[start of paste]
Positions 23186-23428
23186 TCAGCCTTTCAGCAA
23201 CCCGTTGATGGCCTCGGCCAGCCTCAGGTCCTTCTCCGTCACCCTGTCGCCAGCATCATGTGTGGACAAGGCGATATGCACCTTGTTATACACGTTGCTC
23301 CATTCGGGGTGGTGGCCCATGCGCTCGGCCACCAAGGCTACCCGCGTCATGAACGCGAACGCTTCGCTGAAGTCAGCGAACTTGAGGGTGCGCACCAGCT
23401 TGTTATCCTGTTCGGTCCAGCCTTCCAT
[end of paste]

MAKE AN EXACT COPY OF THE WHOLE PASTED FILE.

Positions 23186-23428
23186 TCAGCCTTTCAGCAA
23201 CCCGTTGATGGCCTCGGCCAGCCTCAGGTCCTTCTCCGTCACCCTGTCGCCAGCATCATGTGTGGACAAGGCGATATGCACCTTGTTATACACGTTGCTC
23301 CATTCGGGGTGGTGGCCCATGCGCTCGGCCACCAAGGCTACCCGCGTCATGAACGCGAACGCTTCGCTGAAGTCAGCGAACTTGAGGGTGCGCACCAGCT
23401 TGTTATCCTGTTCGGTCCAGCCTTCCAT